Making the Most of Bad Weather: Indoor Photography for a Rainy Day
Date Posted:15 May 2017
When the weather is miserable outside it doesn’t mean you need to put down the camera. With a bit of creativity and imagination you’ll discover the household offers up inspiration and opportunity for still life, portraiture and more. Here’s some of the top ideas for shooting indoors.
Exposure to flame
The fireplace, candles, tealights, all these common household sources of fire can produce excellent opportunities for experimenting with chiaroscuro and different lengths of exposure. Here a few handy tips for photographing fire around the home:
- Try longer shutter times, does it make the image lighter or darker?
- Experiment with balancing long shutter times without overexposing the composition.
- What effect does reflection have when photographing fire?
- What can you achieve using a mirror along with your flame?
Photographing fire is a great home based exercise, just remember to exercise a bit of caution when working around open flames.
Symmetry and cutlery
Spoons, forks and all things sterling silver can be a surprisingly versatile set of subjects for your creative impulse. If you have a macro lens and tripod, all the better. Work with symmetry and balance. You can maximise your depth of field by setting your aperture to f/16 or smaller to improve depth of field and make the objects in your composition really stand out.
Lunch and your lens
Taking great photos of food is an art worth the learning, particularly if you aspire to work in commercial photography or build your own online following. The right snaps of food take into account plating, lighting, balance and contrast. If you’re unsure of the approach to take, think about what the food itself communicates:
- More rustic faire is laid back, comforting and generous.
- Desserts are elegant, seductive and appealing.
- Fruits and salads are fresh and wholesome.
On those rainy afternoons food photography also allows you to cook up a feast and practice your hobby. When your done with post processing, it’s time to eat!
Here’s some delicious inspiration from Lindsay Ostrom from @pinchofyum.
On a rainy day the water beads on the window and gives you an opportunity experiment with focus and perspective. Silhouette portraiture is a natural fit to this sort of photography, and with indoor environments giving you more control over lighting, it becomes easier to achieve the desired effect. Most importantly, the silhouettes are great for learning how light affects your camera. Start with different metering modes and how they change your image and work from there.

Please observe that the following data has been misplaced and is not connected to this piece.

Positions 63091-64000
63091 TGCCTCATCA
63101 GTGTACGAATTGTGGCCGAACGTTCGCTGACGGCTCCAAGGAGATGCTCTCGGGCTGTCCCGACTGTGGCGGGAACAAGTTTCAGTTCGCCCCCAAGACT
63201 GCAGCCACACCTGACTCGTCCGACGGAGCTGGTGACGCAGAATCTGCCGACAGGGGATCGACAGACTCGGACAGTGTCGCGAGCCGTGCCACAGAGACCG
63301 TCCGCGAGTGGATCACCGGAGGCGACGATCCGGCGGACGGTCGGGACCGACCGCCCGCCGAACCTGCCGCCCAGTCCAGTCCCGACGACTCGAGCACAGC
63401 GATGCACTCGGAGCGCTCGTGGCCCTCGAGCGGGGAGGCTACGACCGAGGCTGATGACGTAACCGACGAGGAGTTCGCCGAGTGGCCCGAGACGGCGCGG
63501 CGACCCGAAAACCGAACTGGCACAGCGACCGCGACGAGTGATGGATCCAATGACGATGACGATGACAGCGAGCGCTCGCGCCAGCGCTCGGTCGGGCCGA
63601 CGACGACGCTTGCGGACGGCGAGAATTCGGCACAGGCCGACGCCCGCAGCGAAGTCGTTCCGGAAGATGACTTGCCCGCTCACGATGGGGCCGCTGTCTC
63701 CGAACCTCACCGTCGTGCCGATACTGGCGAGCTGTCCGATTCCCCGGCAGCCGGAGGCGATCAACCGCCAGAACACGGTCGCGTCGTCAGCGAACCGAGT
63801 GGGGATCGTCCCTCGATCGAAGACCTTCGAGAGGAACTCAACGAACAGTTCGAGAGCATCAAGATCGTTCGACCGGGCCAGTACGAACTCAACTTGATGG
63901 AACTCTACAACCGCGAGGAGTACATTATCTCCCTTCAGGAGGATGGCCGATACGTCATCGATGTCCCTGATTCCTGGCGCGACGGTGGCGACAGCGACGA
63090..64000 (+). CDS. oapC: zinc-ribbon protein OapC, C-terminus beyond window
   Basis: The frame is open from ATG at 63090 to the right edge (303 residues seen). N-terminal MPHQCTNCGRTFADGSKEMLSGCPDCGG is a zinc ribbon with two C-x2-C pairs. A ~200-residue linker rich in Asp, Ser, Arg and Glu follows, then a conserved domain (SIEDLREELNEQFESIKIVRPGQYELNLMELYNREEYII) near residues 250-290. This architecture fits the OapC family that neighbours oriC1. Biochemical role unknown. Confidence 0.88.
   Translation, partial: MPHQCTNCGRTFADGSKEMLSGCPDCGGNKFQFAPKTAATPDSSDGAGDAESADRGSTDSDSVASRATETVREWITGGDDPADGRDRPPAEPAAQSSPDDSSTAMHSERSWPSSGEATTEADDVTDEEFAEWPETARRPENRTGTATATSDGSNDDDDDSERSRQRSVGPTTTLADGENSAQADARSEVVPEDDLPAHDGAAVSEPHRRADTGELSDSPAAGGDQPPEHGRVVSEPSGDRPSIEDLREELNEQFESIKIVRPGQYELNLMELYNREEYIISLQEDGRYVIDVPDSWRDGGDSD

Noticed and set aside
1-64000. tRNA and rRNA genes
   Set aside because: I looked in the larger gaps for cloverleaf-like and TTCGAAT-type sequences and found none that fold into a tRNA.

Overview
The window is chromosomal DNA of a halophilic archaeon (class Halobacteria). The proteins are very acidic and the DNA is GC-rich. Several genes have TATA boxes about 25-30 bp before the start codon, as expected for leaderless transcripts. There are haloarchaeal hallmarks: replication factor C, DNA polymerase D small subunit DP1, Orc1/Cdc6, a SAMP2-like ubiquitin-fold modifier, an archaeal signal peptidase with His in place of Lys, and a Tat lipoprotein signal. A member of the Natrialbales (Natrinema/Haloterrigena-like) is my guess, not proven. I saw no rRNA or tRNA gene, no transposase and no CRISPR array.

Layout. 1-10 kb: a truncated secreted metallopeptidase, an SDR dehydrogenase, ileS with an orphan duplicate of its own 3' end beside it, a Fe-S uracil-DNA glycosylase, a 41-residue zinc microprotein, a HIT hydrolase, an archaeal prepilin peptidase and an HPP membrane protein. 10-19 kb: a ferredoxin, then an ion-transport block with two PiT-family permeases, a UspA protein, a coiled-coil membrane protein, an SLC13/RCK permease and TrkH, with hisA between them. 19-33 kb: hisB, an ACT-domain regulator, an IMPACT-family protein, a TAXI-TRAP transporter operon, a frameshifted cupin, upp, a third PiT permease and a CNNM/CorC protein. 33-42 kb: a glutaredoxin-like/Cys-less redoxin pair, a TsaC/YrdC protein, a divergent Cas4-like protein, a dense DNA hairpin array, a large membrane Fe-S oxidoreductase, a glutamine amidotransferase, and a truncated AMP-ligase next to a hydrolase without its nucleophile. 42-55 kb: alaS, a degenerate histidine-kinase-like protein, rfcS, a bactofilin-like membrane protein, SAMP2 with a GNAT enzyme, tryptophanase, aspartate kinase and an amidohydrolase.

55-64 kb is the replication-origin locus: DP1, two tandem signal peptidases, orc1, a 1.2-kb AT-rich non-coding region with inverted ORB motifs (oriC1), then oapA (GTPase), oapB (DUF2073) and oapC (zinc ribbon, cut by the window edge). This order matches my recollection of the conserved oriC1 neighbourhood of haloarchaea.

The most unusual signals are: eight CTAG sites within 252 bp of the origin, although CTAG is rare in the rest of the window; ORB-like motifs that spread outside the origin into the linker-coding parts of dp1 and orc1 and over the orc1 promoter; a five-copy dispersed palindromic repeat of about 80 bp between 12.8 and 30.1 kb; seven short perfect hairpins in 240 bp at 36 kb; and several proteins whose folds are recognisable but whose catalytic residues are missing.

It might be raining cats and dogs outside, but inside pet photography is the perfect project for photographers who love animals, motion and being creative. You’re limited only by what furry friends you have sharing your space. If you don’t have any, why not invite a friend over who does.
Pet photography can be candid or stylised, and you can try blending it with other techniques in this list, like silhouettes. It’s just a matter of getting your subject to ‘stay’.
You might be stuck indoors but the world is still turning. Time lapse photography works brilliantly when it’s capturing the slow movements of life that we might otherwise miss out on a particularly rainy day.
The best equipment for indoor photography
Making the most of your indoor shoots means having the right photography. Here’s everything you need to turn your home into a home studio.
Essential for every photographer, a tripod lets you fine tune your composition and achieve longer exposure times while keeping the camera still and in position. Paxtons have a great range of tripods which can be found here.
When it comes to shooting still life and indoors, remote release gives you two important benefits:
- No shake: Long exposure shots can be effected by the ‘shake’ introduced by pressing the button on the camera.
- Less leg work: If you’re getting intricate with your food styling remote release allows your to fine tune your adjustments without having to return to the camera every time to take another shot.
WIth rain and cloud cover affecting light from outside, you’ll need more control over the light sources in your home.
Ideal for small spaces, flashguns are light sources that can be used to bounce light off walls or pass through a makeshift diffuser like a bedsheet or pillow case. Some can even be controlled wirelessly or set to slave flash on a trigger.
Lamps, floor lights, torches and ceiling lighting are all at your fingertips around the home. Get creative with your light sources and experiment with everyday household lighting that can be used to illuminate your composition.
Reflectors are a handy and inexpensive tool for an photographer interested in still life and portraiture. Beyond being affordable, they are lightweight and easy to transport and store. They typically come in white, silver or gold and can be used to bounce existing light around the composition for better and more creative illumination.
Be inspired by the home
Seeing the world through the lens of a camera can change your perspective, and the home is no different. Try these handy hints and you’ll be amazed at how familiar rooms, objects and moods change through your photography.